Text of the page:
St. Francis Xavier, a Franciscan monk, once professed, “Show me the boy at seven, and I’ll show you the man he will become.”
A child lives what he learns. We might not think our children are listening to us, (especially as teenagers), but they are certainly observing how we react and how we behave in certain circumstances. If you are like me, sometimes that’s a scary thought! “Do as I say, not as I do” was one of my mother’s favorite expressions.
“Train up a child in the way he should go; even when he is old he will not depart from it.” Proverbs 22:6
Do we follow basic biblical guidelines when raising our children? Or do we fail to represent Godly principles due to our own perfectionist expectations? That’s a lot of pressure to heap on a small child’s shoulders! The good news is that it is never too late to change behaviors.
Children mimic what they see. That is a given. If they admire us and we aren’t happy with our appearance, what does that convey to them? What examples as a role model, good or bad, are we exhibiting?
So how do you react around food? Is food more precious to you than a loved one’s feelings of concern for your health? Is looking attractive in today’s stylish fashion world, more important than health? If your child’s not slender like you, do they believe they don’t measure up? Worth is not conducive to what size a person is! Thinness doesn’t necessarily mean healthy!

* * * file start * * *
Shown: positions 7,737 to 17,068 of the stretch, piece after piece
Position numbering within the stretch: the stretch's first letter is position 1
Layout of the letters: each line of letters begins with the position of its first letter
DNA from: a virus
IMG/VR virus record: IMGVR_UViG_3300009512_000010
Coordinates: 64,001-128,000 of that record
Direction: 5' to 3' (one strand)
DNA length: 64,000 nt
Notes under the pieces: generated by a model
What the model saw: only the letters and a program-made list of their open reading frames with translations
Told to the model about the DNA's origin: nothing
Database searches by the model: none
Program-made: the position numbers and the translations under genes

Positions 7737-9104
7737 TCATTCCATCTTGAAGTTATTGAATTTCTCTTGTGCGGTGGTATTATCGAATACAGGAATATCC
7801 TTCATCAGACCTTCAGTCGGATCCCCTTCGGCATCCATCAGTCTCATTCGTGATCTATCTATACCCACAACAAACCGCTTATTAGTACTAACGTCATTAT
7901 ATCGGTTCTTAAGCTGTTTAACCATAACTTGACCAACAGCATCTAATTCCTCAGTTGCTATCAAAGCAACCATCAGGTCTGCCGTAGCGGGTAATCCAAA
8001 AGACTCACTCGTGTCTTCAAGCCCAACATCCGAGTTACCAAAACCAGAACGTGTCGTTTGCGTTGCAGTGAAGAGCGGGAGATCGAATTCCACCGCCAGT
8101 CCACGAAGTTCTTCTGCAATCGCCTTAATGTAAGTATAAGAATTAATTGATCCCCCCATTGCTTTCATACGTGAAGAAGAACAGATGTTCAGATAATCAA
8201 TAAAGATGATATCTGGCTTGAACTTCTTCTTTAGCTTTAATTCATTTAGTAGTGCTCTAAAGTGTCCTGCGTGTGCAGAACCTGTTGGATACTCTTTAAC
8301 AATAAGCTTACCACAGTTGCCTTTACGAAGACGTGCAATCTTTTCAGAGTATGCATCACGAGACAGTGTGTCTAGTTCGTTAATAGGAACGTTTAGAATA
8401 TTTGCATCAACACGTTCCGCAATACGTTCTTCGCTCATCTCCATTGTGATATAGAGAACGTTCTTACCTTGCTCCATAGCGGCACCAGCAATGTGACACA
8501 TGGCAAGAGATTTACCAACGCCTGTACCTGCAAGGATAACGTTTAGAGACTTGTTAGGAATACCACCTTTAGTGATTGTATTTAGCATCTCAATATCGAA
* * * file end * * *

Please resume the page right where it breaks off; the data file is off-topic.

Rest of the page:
Food should be neither good nor bad, it is simply nourishment. Children need to know how to select the correct choices so train them well. For example, at the supermarket, allow your children to choose their own apples, pears, peaches, carrots, popcorn or other healthy snacks from a diverse list.
Begin changing your family’s habits today. Has dinner time become a battlefield? After work are you out of control; reaching for potato chips, ice cream or alcohol to quell frustration? If your child doesn’t eat everything on his plate, do you accuse him of being selfish, inconsiderate or thoughtless? Do your children see someone who tries every diet fad because they want to look like the latest celebrity?
As the adult, it is up to you to change destructive behaviors first. Start allowing dinners to become a time of happy socializing without being judgmental about grades or laziness issues. Involve your child with planning and preparing dinner. Let them see how food looks, smells and tastes, raw or cooked. Who says Saturday pancakes need to be round? Maybe they can be designed to look like a Muppet, topped with bananas as eyes and raisins or berries as hair. Create cranberry nut muffins, cucumber boats, colorful salads and teach children what constitutes a healthy choice.
Above all, resist being parents who reward their children with food if they are “good” and withhold snacks if they are “bad.” Don’t hold your children hostage to a Twinkie! Years later, as an adult, they will still identify that same behavior with internal value. They have worth because God designed them, not because of their outward appearance.
If you change your outlook on food, your child will follow. Start now to give your child the gift of a lifetime; a sensible, loving, godly role model. Children are a lifetime investment and the reward is priceless.
“Behold, children are a heritage from the Lord, the fruit of the womb a reward.” Psalm 127:3